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INDIANAPOLIS (WISH) — Gypsy the border collie died more than a decade ago when a car hit the dog.

That led to years of litigation.

The Indiana Supreme Court recently ruled in a case involving the dog’s tale.

A conservation officer with the Indiana Department of Natural Resources, Scott Johnson, owned the family pet.

A woman driving by the officer’s house, Kailee Leonard, hit the dog in December 2012 in Hancock County, located off the eastern border of Indianapolis. Leonard left the scene of the crash, deciding to go to her nearby boyfriend’s house so he could return with her to the crash scene. Her boyfriend drove them in his vehicle to the conservation officer’s home, where she apologized for hitting the dog and picked some parts of her car from the road.

Skip ahead a few months.

Johnson spoke with a Hancock County deputy prosecutor and questioned whether Leonard “leaving the scene of an accident involving a pet and returning ‘over an hour later’ in a different vehicle ‘would meet the elements of leaving the scene of an accident,’” the ruling from the Indiana Supreme Court said.

The deputy prosecutor connected Johnson to an investigator, who found probable cause, the ruling says.

Next, it’s June 2013. Leonard gets the mail and finds a summons for a misdemeanor charge of failure to stop for an accident. She hired an attorney.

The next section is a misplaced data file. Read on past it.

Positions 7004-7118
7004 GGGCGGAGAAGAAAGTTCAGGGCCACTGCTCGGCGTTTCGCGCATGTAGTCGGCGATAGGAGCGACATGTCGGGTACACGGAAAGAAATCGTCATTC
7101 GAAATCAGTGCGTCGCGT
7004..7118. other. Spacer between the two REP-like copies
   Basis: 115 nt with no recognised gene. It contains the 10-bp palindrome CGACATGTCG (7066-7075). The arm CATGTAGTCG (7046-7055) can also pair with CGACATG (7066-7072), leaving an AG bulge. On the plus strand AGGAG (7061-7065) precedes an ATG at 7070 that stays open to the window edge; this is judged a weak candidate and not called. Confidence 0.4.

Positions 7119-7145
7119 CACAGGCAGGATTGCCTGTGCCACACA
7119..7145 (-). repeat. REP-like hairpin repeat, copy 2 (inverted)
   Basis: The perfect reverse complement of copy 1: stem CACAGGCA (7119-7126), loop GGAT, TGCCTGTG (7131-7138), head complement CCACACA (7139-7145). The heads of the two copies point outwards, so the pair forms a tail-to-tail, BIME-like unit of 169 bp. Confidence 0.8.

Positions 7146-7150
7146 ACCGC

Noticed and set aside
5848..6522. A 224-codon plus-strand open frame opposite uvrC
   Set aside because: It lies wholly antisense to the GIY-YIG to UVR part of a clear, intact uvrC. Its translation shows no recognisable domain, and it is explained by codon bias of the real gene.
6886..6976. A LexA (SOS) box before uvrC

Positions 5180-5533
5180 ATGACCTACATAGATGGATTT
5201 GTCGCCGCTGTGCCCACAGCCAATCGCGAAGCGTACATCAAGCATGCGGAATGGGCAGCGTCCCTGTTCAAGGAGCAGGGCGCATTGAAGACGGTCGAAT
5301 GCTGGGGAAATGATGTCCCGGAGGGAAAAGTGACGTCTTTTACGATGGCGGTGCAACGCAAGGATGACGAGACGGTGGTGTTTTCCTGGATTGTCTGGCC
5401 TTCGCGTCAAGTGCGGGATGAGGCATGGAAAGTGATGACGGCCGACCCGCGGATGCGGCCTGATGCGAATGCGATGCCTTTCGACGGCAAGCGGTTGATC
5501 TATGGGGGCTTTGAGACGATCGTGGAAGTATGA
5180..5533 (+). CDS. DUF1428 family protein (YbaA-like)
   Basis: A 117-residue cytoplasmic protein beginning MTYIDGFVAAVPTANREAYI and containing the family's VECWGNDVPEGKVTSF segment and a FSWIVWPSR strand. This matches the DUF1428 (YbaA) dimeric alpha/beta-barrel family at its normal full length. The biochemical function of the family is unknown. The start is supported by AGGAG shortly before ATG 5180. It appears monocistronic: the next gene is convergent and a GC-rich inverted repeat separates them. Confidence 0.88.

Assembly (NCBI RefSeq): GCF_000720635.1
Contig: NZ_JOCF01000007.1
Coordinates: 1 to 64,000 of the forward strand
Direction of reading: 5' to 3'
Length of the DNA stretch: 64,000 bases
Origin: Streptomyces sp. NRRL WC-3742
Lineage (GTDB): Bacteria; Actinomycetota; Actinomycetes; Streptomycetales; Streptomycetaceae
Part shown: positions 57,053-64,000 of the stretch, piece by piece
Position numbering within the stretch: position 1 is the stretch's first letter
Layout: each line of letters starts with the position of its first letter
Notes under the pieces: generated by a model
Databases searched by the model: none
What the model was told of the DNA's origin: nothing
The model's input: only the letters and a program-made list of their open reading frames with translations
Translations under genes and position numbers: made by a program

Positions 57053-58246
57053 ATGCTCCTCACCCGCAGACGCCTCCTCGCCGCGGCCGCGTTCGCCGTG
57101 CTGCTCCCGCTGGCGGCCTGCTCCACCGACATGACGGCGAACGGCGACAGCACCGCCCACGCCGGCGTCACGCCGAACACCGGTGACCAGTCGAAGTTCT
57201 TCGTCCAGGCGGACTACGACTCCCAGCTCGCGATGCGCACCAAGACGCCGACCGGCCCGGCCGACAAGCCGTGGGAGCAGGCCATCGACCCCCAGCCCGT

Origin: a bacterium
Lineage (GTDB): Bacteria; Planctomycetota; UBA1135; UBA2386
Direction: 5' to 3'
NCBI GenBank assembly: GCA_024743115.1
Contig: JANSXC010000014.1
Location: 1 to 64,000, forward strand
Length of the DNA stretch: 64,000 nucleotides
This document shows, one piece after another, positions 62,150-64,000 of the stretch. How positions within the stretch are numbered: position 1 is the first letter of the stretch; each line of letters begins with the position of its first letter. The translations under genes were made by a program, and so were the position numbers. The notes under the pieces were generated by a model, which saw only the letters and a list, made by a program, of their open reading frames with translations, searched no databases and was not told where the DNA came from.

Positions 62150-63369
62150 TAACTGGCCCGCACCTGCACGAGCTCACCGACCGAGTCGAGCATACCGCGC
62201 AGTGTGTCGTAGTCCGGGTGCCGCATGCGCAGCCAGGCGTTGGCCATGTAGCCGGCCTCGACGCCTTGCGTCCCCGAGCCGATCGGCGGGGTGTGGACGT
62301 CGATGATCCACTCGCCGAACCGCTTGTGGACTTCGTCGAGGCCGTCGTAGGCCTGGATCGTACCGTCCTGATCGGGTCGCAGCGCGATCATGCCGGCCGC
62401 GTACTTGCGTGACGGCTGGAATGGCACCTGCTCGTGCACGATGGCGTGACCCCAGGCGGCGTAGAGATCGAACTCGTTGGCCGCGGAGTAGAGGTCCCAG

She was never arrested. About a year later, the state dismissed the case at Johnson’s request.

Leonard sued in federal court for being falsely charged.

“The jury found Leonard ‘was falsely arrested by’ Officer Johnson and awarded her $10,000 in damages,” the ruling said. “The federal court then approved Leonard’s request for $52,462 in attorney’s fees and costs, resulting in a $62,462 judgment.”

Johnson invoked what are called indemnification rights, meaning the state government by its own law would pay the bill. Leonard and her attorney, Jeffrey S. McQuary, then sued the state government to get the payment.

A trial court eventually agreed that the state should pay, but noted that “Johnson falsely maintained that Leonard had left the scene and returned the next day — not shortly after the accident, as actually happened.”

The state used that note to appeal the case, challenging whether Johnson’s actions were “noncriminal.”

However, Leonard during the trial court proceeding “stated that she ‘didn’t know’ whether it was Officer Johnson’s or someone else’s actions that led to her being charged.”

Also during the trial court proceedings, Johnson’s supervisor with the Indiana Department of Natural Resources said no information had been received that the officer “was untruthful regarding the incident.”

The Indiana Supreme Court ruling also noted, “Finally, an investigator with the Hancock County Prosecutor’s Office testified that no records reflected the office ever ‘considered filing charges’ against Officer Johnson.”

On Feb. 5, the Indiana Supreme Court unanimously ruled. The state must pay.

Chief Justice Loretta Rush wrote, “Leonard showed that Officer Johnson’s conduct was noncriminal, but the State did not rebut that showing.”

Rush also wrote in the ruling, “As captured in Lord Byron’s ‘Epitaph to a Dog,’ the death of man’s best friend often prompts a visceral response — perhaps none more so than the one here, where a dog’s death triggered over a decade of litigation in both state and federal courts.”

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